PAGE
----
The Best Eco Friendly Surface Cleaner

Hey! Now that we’ve gotten your attention with our greenwash-y, SEO-friendly title (thanks, Google), you should know that while there’s no such thing as “eco-friendly” surface cleaner, here’s what to be wise on when you’re shopping so you can pick the best option for you, the planet, and the people making your stuff.

From mopping down tiles to disinfecting that heavily-used doorknob, multi-purpose surface cleaners can do it all… and people love it. In fact, the multi-purpose cleaner industry is projected to reach a value of $5.15 billion by 2026. We know that highlighter icy blue liquid gets surfaces clean… but what else is it doing that our eyes can’t see? 

What to Be Wise On: 

There’s nothing quite like the satisfaction of a non-streaky swipe across a wooden banister, granite countertop, or glass window, but it’s key to be cautious about what’s going on behind the scenes. The inhalation of some of the chemicals in many multi-purpose cleaning products is associated with respiratory effects like asthma and can harm marine life and our waterways. Let’s take a look at what’s getting the crumbs off your table and leaving a heavenly lemony scent… because some kinds of multi-purpose surface cleaners can do a lot of harm to human health, water systems, and the climate as a whole. 

The Factors to Consider: 


Multi-purpose cleaners can contain a lot of ingredients to get your surfaces squeaky clean, from alkalies, to sanitizers, to foaming agents. They also may include dyes… for purely aesthetic reasons. And for that characteristically potent clean smell? You can probably expect a variety of fragrances. Many general-purpose cleaning tasks don’t actually require the use of disinfectants – the EPA recommends only using them in high-touch areas. So, look for options certified by the EPA’s Design for Environment Program of safer chemistry. A good rule of thumb? Don’t use the neon stuff unless it’s absolutely necessary. 


Alkalies are a common ingredient in household cleaners because they help to remove oily dirt. They range in strength from mild mixtures, like baking soda (sodium bicarbonate) and vinegar, to stronger mixtures, like trisodium phosphate. It’s important to know that trisodium phosphate and other phosphates can cause eutrophication, which is the mineral over-enrichment of bodies of water. This can be a natural process that develops aquatic ecosystems, but it can also be an indication of nutrient imbalances as a result of pollution. While it might sound beautiful, algal bloom – a result of eutrophication – can be harmful to aquatic life and can contaminate drinking sources. 

On the other hand, baking soda and pure acetic acid (vinegar), according to their OSHA Material Data Safety Sheet (which lists the hazardous ingredients of a product), can alter the pH of aquatic environments of soil, harming planet and wildlife, but only in very high quantities – not from cleaning your kitchen table. Baking soda and vinegar as a cleaning agent is actually extremely effective – this mixture can neutralize tons of stinky and staining substances while also killing germs and pathogens, like salmonella. If you’re not interested in DIY-ing your cleaning products, you can also look for those with a neutral or low pH, like dish detergent.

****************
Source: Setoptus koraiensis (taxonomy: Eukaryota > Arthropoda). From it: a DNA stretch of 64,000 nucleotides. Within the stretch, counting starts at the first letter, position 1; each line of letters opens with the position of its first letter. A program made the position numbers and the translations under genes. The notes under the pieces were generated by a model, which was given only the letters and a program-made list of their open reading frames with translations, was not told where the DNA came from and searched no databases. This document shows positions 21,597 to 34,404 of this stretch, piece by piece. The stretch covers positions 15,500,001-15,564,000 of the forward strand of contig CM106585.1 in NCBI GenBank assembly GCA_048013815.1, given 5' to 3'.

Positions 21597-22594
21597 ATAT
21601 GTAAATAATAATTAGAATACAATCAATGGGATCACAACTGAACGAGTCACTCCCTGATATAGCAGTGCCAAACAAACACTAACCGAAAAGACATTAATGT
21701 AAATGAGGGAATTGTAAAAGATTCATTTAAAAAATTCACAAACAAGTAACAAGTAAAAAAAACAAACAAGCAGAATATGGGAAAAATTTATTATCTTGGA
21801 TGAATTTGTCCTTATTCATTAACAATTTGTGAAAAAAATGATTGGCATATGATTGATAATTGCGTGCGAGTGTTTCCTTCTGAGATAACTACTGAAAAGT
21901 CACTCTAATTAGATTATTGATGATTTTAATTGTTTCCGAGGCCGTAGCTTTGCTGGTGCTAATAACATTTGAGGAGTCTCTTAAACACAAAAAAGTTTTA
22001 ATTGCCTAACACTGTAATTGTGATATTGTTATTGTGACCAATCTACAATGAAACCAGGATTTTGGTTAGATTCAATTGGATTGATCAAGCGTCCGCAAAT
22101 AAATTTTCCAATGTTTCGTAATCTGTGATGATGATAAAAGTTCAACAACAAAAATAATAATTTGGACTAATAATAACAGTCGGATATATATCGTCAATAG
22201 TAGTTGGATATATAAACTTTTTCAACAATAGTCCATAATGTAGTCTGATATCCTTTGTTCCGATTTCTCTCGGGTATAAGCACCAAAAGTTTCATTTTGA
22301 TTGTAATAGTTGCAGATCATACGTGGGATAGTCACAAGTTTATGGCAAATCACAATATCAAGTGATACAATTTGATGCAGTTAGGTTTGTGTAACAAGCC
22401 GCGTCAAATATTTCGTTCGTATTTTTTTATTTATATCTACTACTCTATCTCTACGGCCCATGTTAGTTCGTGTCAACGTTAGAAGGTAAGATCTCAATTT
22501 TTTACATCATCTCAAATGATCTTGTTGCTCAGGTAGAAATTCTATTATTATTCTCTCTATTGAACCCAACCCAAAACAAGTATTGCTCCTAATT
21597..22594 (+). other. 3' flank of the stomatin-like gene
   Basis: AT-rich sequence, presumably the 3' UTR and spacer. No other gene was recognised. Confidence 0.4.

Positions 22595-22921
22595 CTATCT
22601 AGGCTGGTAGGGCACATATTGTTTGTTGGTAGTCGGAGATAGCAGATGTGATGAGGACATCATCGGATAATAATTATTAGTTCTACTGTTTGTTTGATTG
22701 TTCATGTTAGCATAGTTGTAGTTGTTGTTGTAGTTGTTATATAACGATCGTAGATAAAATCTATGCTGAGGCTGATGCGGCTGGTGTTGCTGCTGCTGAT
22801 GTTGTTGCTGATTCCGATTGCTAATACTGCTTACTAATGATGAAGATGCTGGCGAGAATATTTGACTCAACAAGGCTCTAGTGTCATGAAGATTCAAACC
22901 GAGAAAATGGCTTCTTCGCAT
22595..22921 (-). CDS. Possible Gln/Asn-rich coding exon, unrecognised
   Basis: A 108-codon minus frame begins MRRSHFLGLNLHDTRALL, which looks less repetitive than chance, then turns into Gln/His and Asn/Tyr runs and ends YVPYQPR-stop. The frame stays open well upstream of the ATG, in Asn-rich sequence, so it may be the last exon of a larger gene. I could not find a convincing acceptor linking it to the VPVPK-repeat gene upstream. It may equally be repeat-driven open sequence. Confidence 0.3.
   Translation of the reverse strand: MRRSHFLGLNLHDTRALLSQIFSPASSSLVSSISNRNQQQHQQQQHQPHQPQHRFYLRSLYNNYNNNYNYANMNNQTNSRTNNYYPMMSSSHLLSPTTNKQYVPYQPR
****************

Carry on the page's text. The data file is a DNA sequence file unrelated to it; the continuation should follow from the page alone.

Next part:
According to the CDC, for an ethanol-based cleaner to be considered an effective disinfectant, it should contain at least 70% ethanol. Ethanol is made from corn and is often used as an alternative to fossil fuel sources. It has driven up corn prices and production, which is often grown as a monoculture crop and can pose serious biodiversity problems and has land-use implications

Another commonly used sanitizer we’re all familiar with is bleach. The active ingredient in bleach is sodium hypochlorite. Sodium hypochlorite has some scary and serious implications if it gets into surface water without treatment, and has been demonstrated to impair the functioning of the liver, enzyme systems, and metabolic cycles in fish exposed to it. While it’s extremely effective against germs and bacteria, bleach can also pose some human health problems. Over-exposure can cause skin, eye, and respiratory irritation… which can get serious enough to require medical attention. No, thanks. Use bleach with caution, and never mix a bleach-based product with an ammonia-based product. This creates a gas that can lead to respiratory problems and even death. Bleach mixed with alcohol can form chloroform, which you may be familiar with from spy movies. The inhalation of chloroform can cause liver and kidney damage. So, basically…don’t mix bleach with other stuff. Please.


We all are familiar with that lemon breeze scent that comes along with the shiny clean surface at our parents’ house. Unfortunately, there’s an insidious side to that smell. Recent research has found that the fragrances in cleaning products can react with ozone, a harmful gas that can exacerbate lung problems like asthma. Ozone can come from indoor sources, like electronic devices. When this reaction occurs, it forms formaldehyde, a human carcinogen (or cancer-causing substance).